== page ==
Category Archives: Kittens and Rainbows

Roger Ebert will snatch you out your car and beat you down in front of your girl

For reasons known only to himself, Ben Stein, former Nixon speechwriter, made a movie called eXpelled, which argues in favor of Intelligent Design. (And may we hope it will improve the IDers’ opinion of we atheists to note the Christ-like generosity I’ve displayed in using the word “argue” in that last sentence?) The proponents of Intelligent Design claim that it’s science all the way down to believe there’s no way life could arise in the universe without some anthropomorphic sentience behind it, and that ID totally has nothing to do with any religion like for instance lets just say Christianity. That unimpeachable lack of religiosity notwithstanding, eXpelled was distributed in a scripturally-resonant manner, in that it came and went from theaters like a thief in the night. If you asked me why Roger Ebert never reviewed eXpelled, that would be my guess as to the reason. Ben Stein is a professional conservative with a movie to promote, though, so if you ask him why Roger Ebert never reviewed it, he might say it’s because Ebert’s in the tank for Big Evolution. In fact, tonight via Pandagon I saw that he apparently did say something like that.

Stein must have confused Roger Ebert for a Democratic Senator or something, rather than a movie reviewer – a man whose job it is, among other things, to publicly declare awful movies to be awful, and explain why he thinks so. And of course, not only does Ebert do this job, not only has he done it for decades, but he is very, very successful at it. Maybe the most successful of anyone, ever. Why Ben Stein didn’t know better than to pick this fight, I couldn’t say, but god bless him that he did, so I could get to read Ebert pwning him so hard his trilobite ancestors probably felt it.

Free SF!

The title is a description, not a command. Tor is giving away free .pdfs of some of their titles, at the rate of one a week, and they’ll email them right to your own personal inbox, if only you ask. Not only that, there’s a contest involved. I’m signed up, of course, because if there’s anything I like more than a book, it’s a free book transmitted directly through the ether into my home.

And of course, there is also the Baen Free Library.

Clouds and their discontents

On the Proceedings of the Athanasius Kircher Society, I found a post about hole punch clouds, which took me to this perfectly wonderful site: The Cloud Appreciation Society. The very existence of a Cloud Appreciation Society website makes me happy and full of love for humanity. Then from this image of a tornado, there’s a link to video of that tornado. And then from there are links to many, many other videos of tornadoes on that site.

So that’s your post for today. Clouds, doing beautiful, amazing, terrifying things, sometimes all at once.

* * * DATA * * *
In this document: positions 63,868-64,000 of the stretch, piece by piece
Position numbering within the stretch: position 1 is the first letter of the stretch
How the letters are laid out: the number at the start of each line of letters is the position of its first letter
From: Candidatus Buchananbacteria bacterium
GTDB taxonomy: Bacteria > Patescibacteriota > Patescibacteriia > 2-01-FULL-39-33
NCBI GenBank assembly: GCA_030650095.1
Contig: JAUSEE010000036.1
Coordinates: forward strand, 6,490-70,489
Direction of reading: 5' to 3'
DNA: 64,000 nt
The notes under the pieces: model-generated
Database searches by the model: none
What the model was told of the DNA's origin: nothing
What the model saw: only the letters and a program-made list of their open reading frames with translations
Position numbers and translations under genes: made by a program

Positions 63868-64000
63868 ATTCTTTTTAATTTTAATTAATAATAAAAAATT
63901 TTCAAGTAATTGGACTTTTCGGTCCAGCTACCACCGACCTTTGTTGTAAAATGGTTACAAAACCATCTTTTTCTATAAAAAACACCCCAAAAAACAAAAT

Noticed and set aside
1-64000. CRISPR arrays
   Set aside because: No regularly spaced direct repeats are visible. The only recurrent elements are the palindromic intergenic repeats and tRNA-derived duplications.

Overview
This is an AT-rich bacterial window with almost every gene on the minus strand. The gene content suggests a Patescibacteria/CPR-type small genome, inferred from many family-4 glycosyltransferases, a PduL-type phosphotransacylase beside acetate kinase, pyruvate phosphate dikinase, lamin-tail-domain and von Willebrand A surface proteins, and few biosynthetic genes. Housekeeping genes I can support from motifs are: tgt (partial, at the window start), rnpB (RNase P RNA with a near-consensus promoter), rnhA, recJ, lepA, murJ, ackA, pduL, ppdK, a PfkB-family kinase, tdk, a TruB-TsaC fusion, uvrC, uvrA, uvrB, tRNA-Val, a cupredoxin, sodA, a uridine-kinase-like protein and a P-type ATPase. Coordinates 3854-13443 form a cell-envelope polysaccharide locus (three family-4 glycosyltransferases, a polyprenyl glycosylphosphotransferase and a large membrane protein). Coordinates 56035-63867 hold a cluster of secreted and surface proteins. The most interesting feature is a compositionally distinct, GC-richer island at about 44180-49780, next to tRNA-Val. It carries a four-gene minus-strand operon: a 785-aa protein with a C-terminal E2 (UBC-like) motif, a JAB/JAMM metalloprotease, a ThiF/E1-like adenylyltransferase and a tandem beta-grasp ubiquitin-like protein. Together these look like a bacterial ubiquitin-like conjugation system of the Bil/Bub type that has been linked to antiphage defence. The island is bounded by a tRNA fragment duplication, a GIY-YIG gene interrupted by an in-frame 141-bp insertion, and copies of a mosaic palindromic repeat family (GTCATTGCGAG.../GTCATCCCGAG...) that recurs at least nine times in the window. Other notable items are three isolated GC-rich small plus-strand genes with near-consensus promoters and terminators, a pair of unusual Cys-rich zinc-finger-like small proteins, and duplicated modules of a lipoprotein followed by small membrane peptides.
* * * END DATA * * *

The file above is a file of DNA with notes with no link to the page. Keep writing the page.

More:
Horrific half-glimpses of the subway

I haven’t seen Cloverfield yet. I plan to. But it’s my understanding that the monster in Cloverfield isn’t Cthulhu, though there was some wishful thinking in that direction when the first trailer came out.

I wish it had been, though. Part of what’s compelling about Lovecraft’s narrative voice is that he only gives half-glimpses of the terror he’s describing. Even in a story like At the Mountains of Madness, where you get full paragraphs of description of the shoggoth that chases the narrator and Danforth out of the ruined city (including an old skool Boston T Red Line reference – 617 souljaz reprazent!), he still manages merely to tantalize.

Partly for that reason, Lovecraft’s stories have been pretty much untranslatable to film. (Partly. Another reason is that the few attempts to put Lovecraft on film have been… conservatively funded.) The narration was too important to the ambiance of the story. The aforementioned tantalization depends on just that little white spot of illumination among the purple prose.

Cloverfield appears to be filmed in the style of Blair Witch: the idea is that all the footage was captured on camcorders, and has now been run together into a complete story. And by Christ, it strikes me, that’s the cinematic equivalent of the Lovecraftian narrative voice. A Cthulhu movie filmed entirely with shaky cameras, providing glimpses of horror that only stay in the frame long enough to frustrate the viewer, until they come back again into the frame, only for another moment, would be perfect.

At least to me. But that ain’t what Cloverfield is, it appears. Which means that the ship for camcorder-style giant monster movies has probably sailed, and it didn’t spear Cthulhu in the breadbasket on its way out of port.

Dammit.

I’m the worst blogger ever

Shut up.

But you’re right, I am. I can’t believe I spend as many hours a day as I do on the interweb, and have never heard Chocolate Rain until today, when Shakes linked to it while showing this:

First: “I move my mouth away from the mic to breathe in,” as I mentioned over there, is a ridiculously good line; I don’t care that it’s actually completely literal. That shit should be on t-shirts.